Data Governance: 5-Step Checklist for Success

 In Data Governance

In May 2018, the General Data Protection Regulation (GDPR) will take effect, enforcing all organizations to be compliant. While the principles of accountability and transparency have previously been implicit requirements of data protection law, the GDPR’s legal emphasis will be crucial both for businesses and organizations operating across borders in today’s digital economy.

How will you balance providing a seamless customer experience with the increasing responsibilities in data privacy and security? 

As we continue  to see an increasing number of high-profile data breaches, brands are recognizing the long-term impact of how a data breach can lead to a loss of consumer confidence — not to mention massive financial implications.

Vigilance is the key. From the vendors you choose to work with, to the policies and procedures in place, here are five steps to jump-start your data governance strategy and ensure successful integration across your organization.

STEP 1: Due Diligence
Audit data flows to determine who has access and where data is going.

Business Team Technology Team
  • Identify vendors in use
  • Validate vendor access
  • Review current contracts
  • Audit vendor technology
  • Review vendor policies
  • Remove non-compliant or unused vendors 











STEP 2: Data Inventory 

Build a data inventory to understand what personal data your organization collects, where it is stored, how it is protected, and who may have access to it.

Business Team Technology Team
  • Agree on data sensitivity both from a legal and experience perspective
  • Agree on the data needed to run marketing vs. operations
  • Document data requirements for running the business
  • Document where the data stored (Customer Data, Campaign Data, Enterprise Data)
  • Ensure that data handling is in compliance with business policies and legal requirements
  • Check vendor integrations









STEP 3: Build Controls
Develop policies and procedures to provide clear and accurate notice of data usage both internally (policy and process) and externally (notification and terms and conditions).

Business Team Technology Team
  • Verify proper contacts with vendors
  • Create governance policies and processes
  • Update external and internal communication
  • Configure vendors for ‘least-access’
  • Create data audit guidelines and tests
  • Test and audit internally for compliance
*Ensure employee training across the entire organization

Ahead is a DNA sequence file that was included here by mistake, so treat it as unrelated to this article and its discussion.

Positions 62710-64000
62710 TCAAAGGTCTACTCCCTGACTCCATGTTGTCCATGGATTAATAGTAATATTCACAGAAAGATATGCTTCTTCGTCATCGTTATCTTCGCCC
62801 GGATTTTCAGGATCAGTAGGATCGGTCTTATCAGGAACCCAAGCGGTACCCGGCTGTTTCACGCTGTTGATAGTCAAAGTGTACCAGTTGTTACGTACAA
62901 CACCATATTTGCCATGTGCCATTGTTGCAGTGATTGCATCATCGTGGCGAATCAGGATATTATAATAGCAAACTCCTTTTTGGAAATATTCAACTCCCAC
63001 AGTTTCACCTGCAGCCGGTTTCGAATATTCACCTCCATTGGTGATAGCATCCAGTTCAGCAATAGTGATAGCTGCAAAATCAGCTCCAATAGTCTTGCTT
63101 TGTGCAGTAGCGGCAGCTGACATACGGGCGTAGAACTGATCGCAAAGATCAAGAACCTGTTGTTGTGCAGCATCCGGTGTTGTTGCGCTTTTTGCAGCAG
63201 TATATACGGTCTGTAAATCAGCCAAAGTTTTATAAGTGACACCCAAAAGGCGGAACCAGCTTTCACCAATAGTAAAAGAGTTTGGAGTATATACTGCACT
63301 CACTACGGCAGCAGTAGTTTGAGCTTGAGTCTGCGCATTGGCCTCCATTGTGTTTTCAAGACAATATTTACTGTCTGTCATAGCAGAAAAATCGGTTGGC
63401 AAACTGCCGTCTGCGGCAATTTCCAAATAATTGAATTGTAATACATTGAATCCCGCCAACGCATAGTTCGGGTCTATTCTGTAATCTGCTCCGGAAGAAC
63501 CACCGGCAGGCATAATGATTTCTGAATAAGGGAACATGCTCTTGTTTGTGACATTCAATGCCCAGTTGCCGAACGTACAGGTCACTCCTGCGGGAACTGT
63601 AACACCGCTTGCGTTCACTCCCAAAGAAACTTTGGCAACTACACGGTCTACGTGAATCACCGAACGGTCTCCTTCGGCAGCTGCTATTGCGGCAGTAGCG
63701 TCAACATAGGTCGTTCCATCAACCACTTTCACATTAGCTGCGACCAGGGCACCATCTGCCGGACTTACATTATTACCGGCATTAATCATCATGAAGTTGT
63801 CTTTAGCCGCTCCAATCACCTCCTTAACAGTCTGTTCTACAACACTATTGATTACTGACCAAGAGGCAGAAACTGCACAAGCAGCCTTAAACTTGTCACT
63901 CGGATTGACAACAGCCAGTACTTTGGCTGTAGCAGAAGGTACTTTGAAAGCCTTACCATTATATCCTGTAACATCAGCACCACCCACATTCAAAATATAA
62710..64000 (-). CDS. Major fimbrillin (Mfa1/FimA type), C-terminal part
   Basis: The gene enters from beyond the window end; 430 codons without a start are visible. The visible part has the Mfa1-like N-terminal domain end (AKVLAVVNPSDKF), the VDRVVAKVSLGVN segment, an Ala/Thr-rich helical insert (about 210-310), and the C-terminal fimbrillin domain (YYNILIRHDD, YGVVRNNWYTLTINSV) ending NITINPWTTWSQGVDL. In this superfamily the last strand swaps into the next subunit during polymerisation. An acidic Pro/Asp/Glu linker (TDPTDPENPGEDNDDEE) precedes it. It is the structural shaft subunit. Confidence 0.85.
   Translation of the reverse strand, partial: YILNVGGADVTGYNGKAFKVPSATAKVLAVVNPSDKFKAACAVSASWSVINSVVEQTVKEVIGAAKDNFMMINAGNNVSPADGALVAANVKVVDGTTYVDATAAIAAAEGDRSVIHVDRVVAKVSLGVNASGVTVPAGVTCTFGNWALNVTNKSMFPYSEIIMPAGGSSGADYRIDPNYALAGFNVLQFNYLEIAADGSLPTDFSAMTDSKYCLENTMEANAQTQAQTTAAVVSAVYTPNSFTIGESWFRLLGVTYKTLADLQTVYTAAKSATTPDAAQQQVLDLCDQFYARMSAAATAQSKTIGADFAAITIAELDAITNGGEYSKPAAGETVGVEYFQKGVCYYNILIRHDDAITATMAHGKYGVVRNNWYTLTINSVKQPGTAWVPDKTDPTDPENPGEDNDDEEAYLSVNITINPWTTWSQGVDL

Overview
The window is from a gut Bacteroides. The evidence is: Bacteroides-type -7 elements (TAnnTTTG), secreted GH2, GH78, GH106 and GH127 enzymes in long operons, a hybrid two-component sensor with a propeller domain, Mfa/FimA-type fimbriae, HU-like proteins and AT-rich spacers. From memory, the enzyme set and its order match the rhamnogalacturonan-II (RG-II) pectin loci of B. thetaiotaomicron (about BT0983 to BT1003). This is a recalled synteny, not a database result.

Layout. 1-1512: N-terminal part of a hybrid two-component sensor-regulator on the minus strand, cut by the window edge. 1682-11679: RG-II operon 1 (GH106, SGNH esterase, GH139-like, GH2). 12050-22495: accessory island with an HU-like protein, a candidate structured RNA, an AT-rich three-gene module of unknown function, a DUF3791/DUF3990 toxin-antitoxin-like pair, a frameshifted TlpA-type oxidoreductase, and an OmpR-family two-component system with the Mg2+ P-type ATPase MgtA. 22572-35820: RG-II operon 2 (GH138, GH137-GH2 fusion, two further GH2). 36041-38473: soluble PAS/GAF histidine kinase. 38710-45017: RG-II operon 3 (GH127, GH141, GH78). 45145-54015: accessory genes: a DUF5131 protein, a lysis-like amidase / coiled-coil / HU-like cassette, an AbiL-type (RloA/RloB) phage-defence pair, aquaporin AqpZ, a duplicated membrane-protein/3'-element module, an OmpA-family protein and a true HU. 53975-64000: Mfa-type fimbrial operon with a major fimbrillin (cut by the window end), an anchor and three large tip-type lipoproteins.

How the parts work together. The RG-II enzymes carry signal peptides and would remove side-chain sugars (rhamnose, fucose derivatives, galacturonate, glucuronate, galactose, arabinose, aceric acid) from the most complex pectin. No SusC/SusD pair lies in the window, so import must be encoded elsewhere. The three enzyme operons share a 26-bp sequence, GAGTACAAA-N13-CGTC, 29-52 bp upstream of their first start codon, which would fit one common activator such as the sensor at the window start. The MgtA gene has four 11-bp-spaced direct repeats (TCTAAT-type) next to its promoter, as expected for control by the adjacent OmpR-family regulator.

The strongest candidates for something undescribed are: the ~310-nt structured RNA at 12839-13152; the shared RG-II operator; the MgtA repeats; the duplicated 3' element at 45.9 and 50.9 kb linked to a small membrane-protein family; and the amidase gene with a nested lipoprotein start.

STEP 4: Data Governance Panel
Work across the organization to activate against internal processes for both business and technology teams to move forward.

Business Team Technology Team

Communicates with Technology on:

  • Needs to drive marketing and customer experiences
  • Legal ramifications of non-compliance
  • Expectations of the business on technology

Communicates with Business on:

  • Best practices with access, transmission and storage of data
  • Protects the data and the customer from ‘bad’ players (internal, external, partner)
  • Enables business within reason

Collection Directive











STEP 5: Provide Clear and Accurate Notice
Ensure transparent and explicit consent (opt-in) and communicate usage across the organization, customers and vendors.

Business Team Technology Team
  • Update Privacy Policy to reflect data usage (i.e. cookie policy, IP usage)
  • Provide means for opt-out across all marketing
  • Communicate with technology on evolving data usage
  • Provide customers with Explicit Opt In/Out
  • Ensure ‘Right to be Forgotten’ and general data deletion directives
  • Communicate to Business and Vendors of compliance changes or lack of

It's everyone's responsibility











In an era when providing a personalized experience is paramount, customer data can be vulnerable to many outcomes. Organizations must be proactive to mitigate the risks that could potentially expose sensitive information. There are five ways to  promote an organization-wide tenor of consumer confidence and to ensure that the value exchange of data is safeguarded. From a vendor standpoint, data should be audited to determine who has access and where the steady flow of information is going.  The strategic parameters for your business and technology teams must be defined.  Build a data inventory to understand what personal data your organization gathers is essential. Where does it live? Who in the organization has access to that information. And what kind of data is it — first, second, or third-party? Organizations should develop the policies and procedures that provide built-in controls for the usage of that data once it is defined for each case. Make sure that the vendor is working hand-in-hand to reach a level of business expectation that serves the customer experience. What’s in it for everyone? Lastly, ensure transparent and explicit consent of that information and communicate usage across the organization, customers, and vendors.

Learn more about how to make sense of the current legal landscape and how to provide these safeguards to your customers in our webinar: 5 Steps to Building your Data Governance Plan.

Download our Data Governance Checklist: 5 Steps for Balancing Customer Experience with Privacy & Security.

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